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A federal district court in Virginia on Tuesday refused to dismiss litigation involving a transgender student’s bathroom use and held he is protected by Title IX of the Education Amendments Act of 1972, in a case that was remanded from the U.S. Supreme Court.
Gavin Grimm, a transgender male student, filed suit against the Gloucester, Virginia-based school board in July 2015 over its refusal to let him use the boys bathroom in Gavin Grimm v. Gloucester County School Board.
In September 2015, a U.S. District Court in Norfolk, Virginia, dismissed Mr. Grimm’s claim under Title IX for failure to state a claim.
On appeal, the 4th U.S. Circuit Court of Appeals in Richmond, Virginia, ruled in Mr. Grimm’s favor, and the U.S. Supreme Court agreed to review the case, with oral arguments scheduled for March 28, 2017.
But on Feb. 22, 2017, the Departments of Education and Justices issued a joint memorandum that revoked the Obama Administration’s federal guidelines on transgender student’s use of bathrooms. The Supreme Court then remanded the case.
The case was reassigned to Justice Arenda L. Wright to consider the Title IX claim. After concluding she was not bound by the previous dismissal of the Title IX claim, Justice Wright ruled Mr. Grimm could proceed with his case.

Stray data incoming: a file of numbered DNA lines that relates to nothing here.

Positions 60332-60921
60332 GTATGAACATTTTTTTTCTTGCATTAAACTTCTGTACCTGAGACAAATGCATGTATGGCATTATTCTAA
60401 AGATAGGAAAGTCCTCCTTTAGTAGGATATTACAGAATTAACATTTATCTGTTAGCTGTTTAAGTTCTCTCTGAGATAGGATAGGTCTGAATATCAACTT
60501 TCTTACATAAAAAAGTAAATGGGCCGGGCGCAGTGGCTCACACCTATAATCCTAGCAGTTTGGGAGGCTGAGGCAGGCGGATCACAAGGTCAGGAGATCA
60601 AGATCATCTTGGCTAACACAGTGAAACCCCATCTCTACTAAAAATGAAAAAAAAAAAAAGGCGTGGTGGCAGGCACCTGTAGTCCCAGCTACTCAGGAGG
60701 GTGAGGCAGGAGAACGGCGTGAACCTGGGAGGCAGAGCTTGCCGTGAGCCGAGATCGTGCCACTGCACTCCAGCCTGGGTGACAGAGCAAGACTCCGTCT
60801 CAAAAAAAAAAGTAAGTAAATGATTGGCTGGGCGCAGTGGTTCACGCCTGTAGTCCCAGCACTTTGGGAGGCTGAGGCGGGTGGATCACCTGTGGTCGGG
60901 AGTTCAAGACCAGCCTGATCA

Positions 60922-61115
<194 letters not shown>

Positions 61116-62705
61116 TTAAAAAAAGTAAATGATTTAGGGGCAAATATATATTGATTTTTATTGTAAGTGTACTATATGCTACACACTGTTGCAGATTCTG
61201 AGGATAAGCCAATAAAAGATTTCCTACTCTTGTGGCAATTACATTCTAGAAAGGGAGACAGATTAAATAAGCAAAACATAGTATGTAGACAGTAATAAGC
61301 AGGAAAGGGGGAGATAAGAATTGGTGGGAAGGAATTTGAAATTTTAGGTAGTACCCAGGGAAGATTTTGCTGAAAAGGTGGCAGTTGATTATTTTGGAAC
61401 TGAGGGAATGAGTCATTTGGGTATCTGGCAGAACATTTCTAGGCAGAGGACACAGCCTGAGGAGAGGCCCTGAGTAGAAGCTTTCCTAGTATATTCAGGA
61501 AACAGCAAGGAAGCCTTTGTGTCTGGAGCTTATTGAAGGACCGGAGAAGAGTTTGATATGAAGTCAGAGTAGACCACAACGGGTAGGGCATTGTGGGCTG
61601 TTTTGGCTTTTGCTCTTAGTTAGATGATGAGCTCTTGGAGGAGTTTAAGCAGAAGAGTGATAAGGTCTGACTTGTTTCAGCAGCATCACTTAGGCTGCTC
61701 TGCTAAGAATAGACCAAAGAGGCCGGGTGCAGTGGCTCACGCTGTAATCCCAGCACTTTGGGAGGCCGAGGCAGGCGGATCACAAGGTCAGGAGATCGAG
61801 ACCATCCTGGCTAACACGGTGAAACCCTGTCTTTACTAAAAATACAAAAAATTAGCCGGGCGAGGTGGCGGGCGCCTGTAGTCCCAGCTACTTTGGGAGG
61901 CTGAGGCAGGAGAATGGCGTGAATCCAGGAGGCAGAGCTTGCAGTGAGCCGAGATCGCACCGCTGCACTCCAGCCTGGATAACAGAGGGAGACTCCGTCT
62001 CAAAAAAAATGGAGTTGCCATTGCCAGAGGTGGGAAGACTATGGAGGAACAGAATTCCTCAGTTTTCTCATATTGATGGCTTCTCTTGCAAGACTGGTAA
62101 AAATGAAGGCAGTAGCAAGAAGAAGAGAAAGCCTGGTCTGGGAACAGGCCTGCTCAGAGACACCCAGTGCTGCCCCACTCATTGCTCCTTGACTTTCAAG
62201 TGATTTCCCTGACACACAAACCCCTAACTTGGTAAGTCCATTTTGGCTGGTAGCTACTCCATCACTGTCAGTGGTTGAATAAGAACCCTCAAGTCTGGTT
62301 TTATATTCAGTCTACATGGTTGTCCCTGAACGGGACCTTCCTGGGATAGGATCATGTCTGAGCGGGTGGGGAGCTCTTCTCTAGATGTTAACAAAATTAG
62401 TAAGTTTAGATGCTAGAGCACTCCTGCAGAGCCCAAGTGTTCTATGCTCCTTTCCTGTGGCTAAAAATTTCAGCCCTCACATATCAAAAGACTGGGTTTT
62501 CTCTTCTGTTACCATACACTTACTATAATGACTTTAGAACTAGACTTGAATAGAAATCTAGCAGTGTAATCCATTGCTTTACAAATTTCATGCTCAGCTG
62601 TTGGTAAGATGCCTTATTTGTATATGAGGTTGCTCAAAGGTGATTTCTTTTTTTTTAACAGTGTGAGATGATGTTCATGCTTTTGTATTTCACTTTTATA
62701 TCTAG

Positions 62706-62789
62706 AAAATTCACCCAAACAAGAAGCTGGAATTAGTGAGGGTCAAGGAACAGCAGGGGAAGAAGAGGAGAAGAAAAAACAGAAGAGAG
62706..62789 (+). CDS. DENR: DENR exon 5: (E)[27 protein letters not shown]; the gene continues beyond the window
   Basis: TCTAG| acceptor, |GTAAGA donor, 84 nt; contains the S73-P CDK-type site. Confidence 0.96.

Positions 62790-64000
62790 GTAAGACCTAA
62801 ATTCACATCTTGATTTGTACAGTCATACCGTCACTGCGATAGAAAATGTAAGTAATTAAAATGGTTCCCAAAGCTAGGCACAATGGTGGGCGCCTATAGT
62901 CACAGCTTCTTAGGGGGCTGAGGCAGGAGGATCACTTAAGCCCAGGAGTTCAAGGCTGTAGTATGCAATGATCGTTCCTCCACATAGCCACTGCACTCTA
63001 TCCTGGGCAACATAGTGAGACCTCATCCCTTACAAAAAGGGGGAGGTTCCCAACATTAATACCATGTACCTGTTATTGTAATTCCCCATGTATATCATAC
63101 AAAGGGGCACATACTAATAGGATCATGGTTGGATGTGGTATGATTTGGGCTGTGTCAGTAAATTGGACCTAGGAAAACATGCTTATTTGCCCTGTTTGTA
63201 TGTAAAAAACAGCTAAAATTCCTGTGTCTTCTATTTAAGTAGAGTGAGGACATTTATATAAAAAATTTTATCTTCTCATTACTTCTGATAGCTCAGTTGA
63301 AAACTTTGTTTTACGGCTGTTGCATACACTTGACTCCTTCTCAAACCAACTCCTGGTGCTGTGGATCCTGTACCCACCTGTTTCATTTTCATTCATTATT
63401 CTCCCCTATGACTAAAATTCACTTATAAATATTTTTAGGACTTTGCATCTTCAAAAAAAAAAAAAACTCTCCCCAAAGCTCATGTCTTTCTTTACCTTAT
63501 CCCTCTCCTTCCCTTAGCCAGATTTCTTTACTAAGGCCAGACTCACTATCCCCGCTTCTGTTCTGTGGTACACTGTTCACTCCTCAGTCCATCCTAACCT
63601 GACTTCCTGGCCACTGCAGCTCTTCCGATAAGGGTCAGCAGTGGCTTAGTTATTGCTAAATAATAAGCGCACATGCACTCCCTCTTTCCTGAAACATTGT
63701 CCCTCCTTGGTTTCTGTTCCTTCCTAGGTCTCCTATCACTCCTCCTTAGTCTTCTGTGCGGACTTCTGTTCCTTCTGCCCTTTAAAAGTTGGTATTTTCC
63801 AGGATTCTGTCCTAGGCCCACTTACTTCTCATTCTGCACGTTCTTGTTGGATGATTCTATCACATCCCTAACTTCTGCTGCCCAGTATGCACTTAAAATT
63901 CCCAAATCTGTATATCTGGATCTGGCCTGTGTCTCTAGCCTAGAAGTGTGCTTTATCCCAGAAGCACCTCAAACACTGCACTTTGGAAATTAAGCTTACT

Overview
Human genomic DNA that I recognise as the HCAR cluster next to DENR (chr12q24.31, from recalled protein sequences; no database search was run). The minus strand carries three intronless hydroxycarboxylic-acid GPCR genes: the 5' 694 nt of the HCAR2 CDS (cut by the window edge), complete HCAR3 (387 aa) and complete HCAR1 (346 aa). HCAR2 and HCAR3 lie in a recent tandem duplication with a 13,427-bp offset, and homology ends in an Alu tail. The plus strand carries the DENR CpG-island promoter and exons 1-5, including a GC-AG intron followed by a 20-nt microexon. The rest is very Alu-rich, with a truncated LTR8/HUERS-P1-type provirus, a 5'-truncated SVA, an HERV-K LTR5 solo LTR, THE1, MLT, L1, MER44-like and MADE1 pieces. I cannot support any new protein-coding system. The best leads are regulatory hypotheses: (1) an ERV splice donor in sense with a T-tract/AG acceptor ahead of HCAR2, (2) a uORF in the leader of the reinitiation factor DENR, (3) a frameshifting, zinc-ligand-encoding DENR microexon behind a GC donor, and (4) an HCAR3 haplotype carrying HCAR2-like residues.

Following an analysis of other court rulings on the issue, the decision states, “Allegations of gender stereotyping are cognizable Title VII sex discrimination claims and, by extension, cognizable Title IX sex discrimination claims… Mr. Grimm has properly brought a Title IX claim of discrimination ‘on the basis of sex’ – that is, based on his transgender status,” said the ruling, in ordering a settlement conference.
Last week, a District Court jury in Illinois decided against the U.S. Equal Employment Opportunity Commission in a case in which it had charged a rental firm with violating federal law by firing a transgender employee.
An Oklahoma City jury on Monday awarded $1,165,000 in damages to a transgender English professor who filed a discrimination lawsuit after she failed to achieve tenure and lost her job.